Industrial Design lecturer Mark Richardson, from Monash University in Melbourne, Australia, has created a velomobile prototype made from salvaged materials, a few off-the-shelf parts and modular 3D printed components. Dubbed FAB Velo, the open source project features a modular design that was developed with the aim of enabling users to build their own velomobile.
"The project challenge was to design a DIY build system for a velomobile from easy-to-source materials with easy-to-access tools," Mark Richardson told Gizmag.
After having worked for a decade designing cars for Ford Motor Company, Richardson decided to complete a PhD project that was based on sustainability principles and offered an economical transport option for people who do not wish to use, or may not have access to, a regular car. And thus the FAB Velo was born.
"I wanted to design something affordable and makeable, while being comfortable enough to tootle to the shops for groceries while feeling relatively safe in traffic," says Richardson.
Traditionally velomobiles are pedal-powered tricycles which feature a distinctive exterior shell and can come with or without an electric motor.
"It is generally understood that the aerodynamic gains from the faring can offset the energy deficit resulting from carrying its extra weight," explains Richardson. "It also offers weather protection, some crash resistance and built-in stowage space. In many ways velomobiles offer the functionality of a car but with a smaller spatial footprint, lightweight construction and energy efficient drivetrain."
The FAB Velo was built using salvaged materials and waste products sourced from hard rubbish collections and skips on the side of the road. For example the compression masts came from used whipper snippers, walking frames, deck chairs and disability aids. The running gear and rear wheel were sourced from two discarded bicycles and the front wheels came from a wheelchair.
"The rearmost compression mast was made from bicycle rear stays with an aluminum pole fixed into the seat tube to extend the frame above the head of the rider," adds Richardson. "The steering knuckles were adapted from children’s scooter handlebars with 3D-printed bushings and off-the-shelf bearings inserted into them."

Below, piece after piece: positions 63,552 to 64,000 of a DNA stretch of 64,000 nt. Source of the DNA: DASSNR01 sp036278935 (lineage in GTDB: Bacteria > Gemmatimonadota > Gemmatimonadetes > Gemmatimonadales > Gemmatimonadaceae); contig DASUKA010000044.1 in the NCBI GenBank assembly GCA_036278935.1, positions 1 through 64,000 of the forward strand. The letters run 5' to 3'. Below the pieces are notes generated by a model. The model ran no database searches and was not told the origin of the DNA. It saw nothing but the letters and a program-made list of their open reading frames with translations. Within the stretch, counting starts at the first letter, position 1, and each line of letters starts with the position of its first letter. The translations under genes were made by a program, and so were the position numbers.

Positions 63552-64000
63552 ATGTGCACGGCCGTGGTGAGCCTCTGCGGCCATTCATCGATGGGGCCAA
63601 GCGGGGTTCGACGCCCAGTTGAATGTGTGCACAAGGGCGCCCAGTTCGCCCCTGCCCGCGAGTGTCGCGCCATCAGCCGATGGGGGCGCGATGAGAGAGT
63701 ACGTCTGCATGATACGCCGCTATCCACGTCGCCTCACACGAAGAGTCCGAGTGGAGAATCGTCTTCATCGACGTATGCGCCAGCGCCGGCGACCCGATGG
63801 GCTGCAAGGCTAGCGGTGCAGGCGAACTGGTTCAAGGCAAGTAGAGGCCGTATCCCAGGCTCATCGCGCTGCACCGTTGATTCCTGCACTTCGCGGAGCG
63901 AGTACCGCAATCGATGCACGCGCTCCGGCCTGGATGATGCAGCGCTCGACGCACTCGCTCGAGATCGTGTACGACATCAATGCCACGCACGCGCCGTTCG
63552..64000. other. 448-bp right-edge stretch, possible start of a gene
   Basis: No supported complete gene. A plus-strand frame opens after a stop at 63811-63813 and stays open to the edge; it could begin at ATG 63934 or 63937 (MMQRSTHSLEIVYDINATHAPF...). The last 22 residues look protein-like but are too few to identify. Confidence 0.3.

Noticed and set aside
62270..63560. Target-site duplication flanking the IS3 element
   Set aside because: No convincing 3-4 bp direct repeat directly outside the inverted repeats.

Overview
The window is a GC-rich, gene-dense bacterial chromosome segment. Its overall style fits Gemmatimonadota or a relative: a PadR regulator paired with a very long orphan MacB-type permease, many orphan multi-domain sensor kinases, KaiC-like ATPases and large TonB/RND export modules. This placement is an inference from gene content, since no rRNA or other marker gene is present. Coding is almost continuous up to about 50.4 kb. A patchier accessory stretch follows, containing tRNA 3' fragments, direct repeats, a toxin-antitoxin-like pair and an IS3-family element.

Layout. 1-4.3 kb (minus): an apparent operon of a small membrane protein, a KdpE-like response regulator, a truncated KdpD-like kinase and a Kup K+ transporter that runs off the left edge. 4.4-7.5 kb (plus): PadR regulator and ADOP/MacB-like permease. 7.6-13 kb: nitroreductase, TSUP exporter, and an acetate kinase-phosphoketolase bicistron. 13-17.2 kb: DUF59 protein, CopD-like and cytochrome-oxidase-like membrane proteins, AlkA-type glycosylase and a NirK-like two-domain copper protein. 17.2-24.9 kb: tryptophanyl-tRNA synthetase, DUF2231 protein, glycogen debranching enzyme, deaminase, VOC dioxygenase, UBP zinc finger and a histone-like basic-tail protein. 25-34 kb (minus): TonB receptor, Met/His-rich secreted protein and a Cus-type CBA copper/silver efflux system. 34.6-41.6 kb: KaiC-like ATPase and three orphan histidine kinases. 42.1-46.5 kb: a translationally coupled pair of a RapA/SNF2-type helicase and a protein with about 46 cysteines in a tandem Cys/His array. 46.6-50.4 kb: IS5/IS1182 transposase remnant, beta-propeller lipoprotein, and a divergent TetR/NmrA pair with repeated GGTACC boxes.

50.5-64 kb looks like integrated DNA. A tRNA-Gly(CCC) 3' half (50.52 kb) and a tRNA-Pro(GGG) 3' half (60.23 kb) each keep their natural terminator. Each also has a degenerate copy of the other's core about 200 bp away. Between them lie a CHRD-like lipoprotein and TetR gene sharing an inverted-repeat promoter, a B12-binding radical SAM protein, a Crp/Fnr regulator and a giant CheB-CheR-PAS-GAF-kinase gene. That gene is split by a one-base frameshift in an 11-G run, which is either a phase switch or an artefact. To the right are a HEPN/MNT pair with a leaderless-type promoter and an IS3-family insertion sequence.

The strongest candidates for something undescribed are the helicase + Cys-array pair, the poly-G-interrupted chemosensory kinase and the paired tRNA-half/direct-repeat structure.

Richardson experimented with several different materials to create the exterior skin of the velomobile, including paper, cardboard, tent canvas, trampoline skins and umbrella fabric, however in the end he chose to go with tent canvas and and clear semi-rigid PVC from a discarded advertising lightbox.
"While there is the possibility to reuse wire rope from demolition sites or clotheslines, it was decided in this case to source it as-new along with the accompanying ferrules and eyelets," says Richardson.
On-road visibility was also an important factor for Richardson and therefore unlike most velomobiles, the FAB Velo is the same height as the average sedan, giving the user improved visibility while also raising the rider's eye line to the same height as other drivers. "This was intended to give the feeling of being part of the traffic, rather than under it," explains Richardson. "When riding a typical velomobile, the rider’s eye line is at, or below, the beltline of the other vehicles on the road. Despite many contrary opinions in the VM community, I have personally never felt comfortable with this."
In Richardson's opinion the FAB Velo's frame is relatively easy to build and he hopes to publish its instructions in the coming months.
"While not yet fully released as an open source project, the FAB Velo has most importantly been designed to be hacked," says Richardson. "If you have the skills to rebuild a bicycle, you should be able to build a FAB Velo without difficulty."
All images courtesy of Mark Richardson.
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